In his first exploration of the French New Wave since college, Jim explores the jovial and sympathetic nature of the juvenile delinquent protagonist of The 400 Blows and dares question whether it's actually a GREAT film on its own or just a great EXAMPLE of a specific expressionistic moment.
IDMB Episode 110 - Introduction to Francois Truffaut (featuring Robert Hornak of More Than One Lesson)
College Jim would be so pissed that (Pretending to Be) Adult Jim is covering the French New Wave! Robert Hornak stops by I Do Movies Badly to both round out appearances by the MTOL team and recommend some films from arguably the most iconic director to emerge from La Nouvelle Vague. The boys discuss the cultural and artistic background of the New Wave filmmakers, what spoiled it for all of us (*cough*Godard*cough*), and how Truffaut's vibrancy and truth separated him from his peers. For proof, Robert recommends: The 400 Blows (1959), Shoot the Piano Player (1960), and Day For Night (1973).
I have absolutely no idea what to say about The Mirror - arguably the least accessible film I've ever seen - so how about I ramble for 40+ minutes about our relationship with Art? Sound good? Yeah, I didn't think so either. At least there's a Simpsons reference (referencing Twin Peaks).
I can't lie - Solaris didn't make a whole lot of sense to me. I can't really understand, decipher, interpret, or filet Solaris, but what I CAN do at the very least is see what universal truths this piece of art reveals to me, even if those truths may not be at all what Tarkovsky intended. Just because a piece of art doesn't hold validity with me doesn't mean it's not valid.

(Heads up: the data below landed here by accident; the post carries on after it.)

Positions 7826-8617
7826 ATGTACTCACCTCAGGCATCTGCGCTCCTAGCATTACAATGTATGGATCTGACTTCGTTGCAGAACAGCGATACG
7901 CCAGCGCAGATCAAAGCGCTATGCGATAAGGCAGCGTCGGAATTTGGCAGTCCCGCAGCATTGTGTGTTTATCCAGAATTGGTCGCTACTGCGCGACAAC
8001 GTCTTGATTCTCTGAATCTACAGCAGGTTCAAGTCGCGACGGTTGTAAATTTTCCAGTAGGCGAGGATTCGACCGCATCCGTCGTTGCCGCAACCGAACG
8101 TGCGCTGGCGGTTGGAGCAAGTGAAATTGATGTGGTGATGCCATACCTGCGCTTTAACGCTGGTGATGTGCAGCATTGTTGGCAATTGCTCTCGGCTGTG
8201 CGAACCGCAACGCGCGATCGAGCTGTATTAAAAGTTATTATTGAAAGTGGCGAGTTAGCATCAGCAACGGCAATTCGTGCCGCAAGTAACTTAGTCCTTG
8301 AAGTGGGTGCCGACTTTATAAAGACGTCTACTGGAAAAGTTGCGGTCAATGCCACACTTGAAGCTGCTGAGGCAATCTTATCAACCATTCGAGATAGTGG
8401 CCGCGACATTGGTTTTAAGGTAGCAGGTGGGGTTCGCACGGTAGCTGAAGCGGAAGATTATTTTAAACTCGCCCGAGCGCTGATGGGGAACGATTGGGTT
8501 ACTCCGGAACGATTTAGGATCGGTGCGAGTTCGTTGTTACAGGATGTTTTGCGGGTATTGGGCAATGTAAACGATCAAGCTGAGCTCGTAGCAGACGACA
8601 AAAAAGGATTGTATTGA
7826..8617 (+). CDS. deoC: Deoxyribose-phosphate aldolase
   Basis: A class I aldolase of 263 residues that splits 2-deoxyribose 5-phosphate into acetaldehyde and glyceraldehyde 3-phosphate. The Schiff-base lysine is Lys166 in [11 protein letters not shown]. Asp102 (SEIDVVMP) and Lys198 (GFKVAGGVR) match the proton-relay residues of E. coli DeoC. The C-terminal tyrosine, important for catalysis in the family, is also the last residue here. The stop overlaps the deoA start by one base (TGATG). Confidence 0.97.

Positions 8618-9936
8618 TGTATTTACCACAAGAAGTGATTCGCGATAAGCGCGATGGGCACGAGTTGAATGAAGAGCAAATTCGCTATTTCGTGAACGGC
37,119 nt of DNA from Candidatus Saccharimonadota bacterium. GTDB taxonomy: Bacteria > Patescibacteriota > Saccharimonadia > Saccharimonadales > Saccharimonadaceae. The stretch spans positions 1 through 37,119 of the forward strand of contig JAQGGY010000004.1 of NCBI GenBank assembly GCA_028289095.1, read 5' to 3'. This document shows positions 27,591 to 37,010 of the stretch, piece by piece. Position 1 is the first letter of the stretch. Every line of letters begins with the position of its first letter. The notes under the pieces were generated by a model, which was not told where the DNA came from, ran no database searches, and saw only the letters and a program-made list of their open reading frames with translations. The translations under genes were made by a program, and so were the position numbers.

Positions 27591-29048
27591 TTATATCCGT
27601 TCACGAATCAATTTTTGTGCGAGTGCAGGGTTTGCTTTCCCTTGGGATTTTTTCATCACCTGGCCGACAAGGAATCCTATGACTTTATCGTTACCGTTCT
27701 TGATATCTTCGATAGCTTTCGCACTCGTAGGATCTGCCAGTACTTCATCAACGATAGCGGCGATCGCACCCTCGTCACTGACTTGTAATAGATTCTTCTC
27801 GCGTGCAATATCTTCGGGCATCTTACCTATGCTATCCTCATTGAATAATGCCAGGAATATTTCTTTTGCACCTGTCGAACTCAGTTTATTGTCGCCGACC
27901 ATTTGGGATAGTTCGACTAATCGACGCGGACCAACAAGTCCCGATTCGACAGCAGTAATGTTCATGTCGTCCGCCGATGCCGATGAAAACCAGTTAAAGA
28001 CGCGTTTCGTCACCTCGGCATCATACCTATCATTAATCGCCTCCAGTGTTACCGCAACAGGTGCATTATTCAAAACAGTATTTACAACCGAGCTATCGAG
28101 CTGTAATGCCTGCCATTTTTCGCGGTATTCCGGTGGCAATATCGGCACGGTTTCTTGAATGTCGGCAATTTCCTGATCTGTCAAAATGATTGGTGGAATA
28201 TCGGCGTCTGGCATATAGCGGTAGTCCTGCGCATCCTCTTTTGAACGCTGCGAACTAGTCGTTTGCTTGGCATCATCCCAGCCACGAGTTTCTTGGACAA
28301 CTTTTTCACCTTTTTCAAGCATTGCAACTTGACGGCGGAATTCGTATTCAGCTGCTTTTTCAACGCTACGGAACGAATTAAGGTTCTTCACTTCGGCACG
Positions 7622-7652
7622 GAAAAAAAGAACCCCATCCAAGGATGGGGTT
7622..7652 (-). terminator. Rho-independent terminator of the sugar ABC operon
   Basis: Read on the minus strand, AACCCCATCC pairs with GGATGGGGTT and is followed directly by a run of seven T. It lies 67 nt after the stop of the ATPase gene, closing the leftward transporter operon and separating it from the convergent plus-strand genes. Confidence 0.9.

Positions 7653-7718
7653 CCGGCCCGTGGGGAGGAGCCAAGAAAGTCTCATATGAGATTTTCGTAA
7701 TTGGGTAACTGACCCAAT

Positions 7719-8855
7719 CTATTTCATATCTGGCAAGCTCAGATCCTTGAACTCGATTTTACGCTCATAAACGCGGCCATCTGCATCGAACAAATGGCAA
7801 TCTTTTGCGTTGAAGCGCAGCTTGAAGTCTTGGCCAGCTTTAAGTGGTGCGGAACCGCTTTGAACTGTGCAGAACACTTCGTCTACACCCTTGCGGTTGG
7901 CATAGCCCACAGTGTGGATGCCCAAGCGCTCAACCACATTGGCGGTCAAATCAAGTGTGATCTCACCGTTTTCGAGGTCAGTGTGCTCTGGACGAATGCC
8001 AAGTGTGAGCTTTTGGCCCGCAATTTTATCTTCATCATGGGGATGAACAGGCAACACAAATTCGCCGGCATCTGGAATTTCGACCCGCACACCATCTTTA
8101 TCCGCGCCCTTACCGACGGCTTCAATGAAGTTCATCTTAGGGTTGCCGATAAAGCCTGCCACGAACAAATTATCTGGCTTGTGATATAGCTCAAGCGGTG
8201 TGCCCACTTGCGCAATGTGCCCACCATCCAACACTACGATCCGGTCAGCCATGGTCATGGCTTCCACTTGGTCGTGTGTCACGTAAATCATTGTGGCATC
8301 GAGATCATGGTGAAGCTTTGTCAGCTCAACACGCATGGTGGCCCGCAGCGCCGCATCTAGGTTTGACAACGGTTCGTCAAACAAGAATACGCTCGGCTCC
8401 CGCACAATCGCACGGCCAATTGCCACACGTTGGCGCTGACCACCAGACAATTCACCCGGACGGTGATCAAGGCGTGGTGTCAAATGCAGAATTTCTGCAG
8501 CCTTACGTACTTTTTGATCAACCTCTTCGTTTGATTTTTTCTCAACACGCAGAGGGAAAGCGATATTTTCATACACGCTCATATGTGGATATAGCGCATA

IDMB Episode 106 - Introduction to Andrei Tarkovsky (featuring Doug McCambridge of Good Times, Great Movies)
Seeing as we're in the dead of winter, what better time to cover a director whose films aren't exactly fast paced? Douglas McCambridge of Good Times, Great Movies stops by to discuss his love for physical media and the late Russian filmmaker Andrei Tarkovsky, who was never accused of MTV style editing, fleeting attention spans, or happy endings, and whose films include: Ivan's Childhood (1962), Solaris (1972), and The Mirror (1975).
Billy Wilder/December/2016 wraps up with Wilder at either his best or worst (depending on if you like a cynical filmmaker or not) with Ace in the Hole, the film that shows contempt for the one entity that is fully capable of tanking a film: the audience.
Yes, Double Indemnity is a dark and cynical film-noir that features murder, betrayal, and murky motives, but what stops it from falling too deep into the darkness is the hope of redemption found in the love story at its heart. No, not the love story between Walter Neff and Phyllis Dietrichson...
Happy Holidays to one and all!
The tables are turned in this introductory episode when Jim's old friend and former podcast co-host Geoff Gresh takes over hosting duties to grill Jim about his favorite filmmaker, Billy Wilder! Along with countless interludes for irreverence, the boys discuss why Wilder respected writing more than directing, why he doesn't seem as relevant to a contemporary generation of young film fans, and how his position as an outsider in Hollywood allowed him to (as the kids say) not GAF. The recommendations come in order of descending happiness: The Apartment (1960), Double Indemnity (1944), and Ace in the Hole (1951).